Why the Food Systems Colloquium Could Change Your Life

People need to eat. If you’re a camel, stop reading now. All of us, whether we are vegetarians in PETA or hard-core carnivores in SLC’s version of the organization (People Eating Tasty Animals), have to find our food somewhere somehow. For many of us, that’s Bates and the Pub. For others, it’s Stop & Shop. Regardless of where and what you eat, you need food to survive.

So before you bite into that burger, WAIT! Have you ever thought about what’s in it; who made the patty, where the meat was from, and what happened along the way? If you have, that’s great. If you haven’t, it’s not too late!

Come to the Food Systems Colloquium. It’s for those who are mildly curious about food- about the challenges, issues, systems of cause and effect, and for those who already know their stuff but just want to learn more. Here’s the low-down:

24th of September (Saturday)
10am – 6 pm (Registration starts 9:30am)
Heimbold Donnelley Theatre
(Lunch will be provided)

Some of the speakers include: Professor Joshua Muldavin, Shayna Cohen of Wholesale Greenmarkets and Lucy Jarosz of the University of Washington. They will discuss everything from the history of modern food and agriculture to fresh food in New York.

The Colloquium is not meant to scare anybody. We don’t want to scare carnivores into becoming vegetarians; nor do we aim to confuse everyone on the ethics of egg production and turn vegetarians into vegans. Instead, the organizers have a vision of bringing more information to everyone regarding the food system. Two fun facts: the decisions that shaped our financial crisis have a role in food prices. Secondly, what we eat actually affects climate change. By understanding our relationship to food, we can make a better world.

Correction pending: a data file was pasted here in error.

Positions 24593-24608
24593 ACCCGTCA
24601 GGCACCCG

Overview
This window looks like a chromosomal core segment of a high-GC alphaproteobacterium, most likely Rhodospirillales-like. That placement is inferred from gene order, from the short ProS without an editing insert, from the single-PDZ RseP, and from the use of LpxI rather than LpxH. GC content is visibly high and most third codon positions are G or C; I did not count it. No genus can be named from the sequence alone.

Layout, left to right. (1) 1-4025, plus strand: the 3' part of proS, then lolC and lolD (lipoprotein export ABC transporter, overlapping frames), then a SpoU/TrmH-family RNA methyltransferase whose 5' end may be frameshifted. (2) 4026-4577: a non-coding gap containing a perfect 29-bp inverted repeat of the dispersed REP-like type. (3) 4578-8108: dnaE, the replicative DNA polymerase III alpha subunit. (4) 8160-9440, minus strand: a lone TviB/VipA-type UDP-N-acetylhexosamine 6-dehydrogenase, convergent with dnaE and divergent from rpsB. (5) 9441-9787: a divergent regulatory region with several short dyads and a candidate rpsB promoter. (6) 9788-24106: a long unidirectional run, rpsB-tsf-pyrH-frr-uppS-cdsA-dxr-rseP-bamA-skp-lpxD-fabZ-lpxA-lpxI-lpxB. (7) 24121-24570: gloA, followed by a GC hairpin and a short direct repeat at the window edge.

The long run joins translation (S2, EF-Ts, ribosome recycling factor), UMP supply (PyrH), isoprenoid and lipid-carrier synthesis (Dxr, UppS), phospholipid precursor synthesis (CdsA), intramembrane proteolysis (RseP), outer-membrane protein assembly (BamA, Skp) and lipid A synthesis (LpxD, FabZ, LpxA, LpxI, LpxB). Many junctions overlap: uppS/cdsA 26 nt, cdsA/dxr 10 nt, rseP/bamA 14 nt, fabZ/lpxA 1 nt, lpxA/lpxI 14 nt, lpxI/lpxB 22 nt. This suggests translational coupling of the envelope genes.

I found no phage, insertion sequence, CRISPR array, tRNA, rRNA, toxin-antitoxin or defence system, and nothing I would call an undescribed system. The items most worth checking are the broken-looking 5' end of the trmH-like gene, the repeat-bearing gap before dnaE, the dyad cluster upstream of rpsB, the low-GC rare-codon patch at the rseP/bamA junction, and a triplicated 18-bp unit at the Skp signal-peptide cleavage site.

Also, you’ll be able to understand why your friends from tropical places complain that the bananas in Bates suck. Just a thought.
Whether your goals are big or small, you’ll gain new knowledge from the colloquium. Start somewhere; join us.

RSVP to food_dev_slc@googlegroups.com

Jing Min Chia – who goes by Jeamme, which is pronounced Jamie, a name her mother created – is a Malaysian who loves to eat, cook, write about food and ponder about everything related to food. She reads the BBC, Nature and The Economist like its no tomorrow because she believes it is theoretically possible – and important – to understand how the world actually works. At Sarah Lawrence College she studies Economics, Anthropology, French, Agriculture, Development, plus a medley of sciences and tries to convince her mother that the combination is a good idea.

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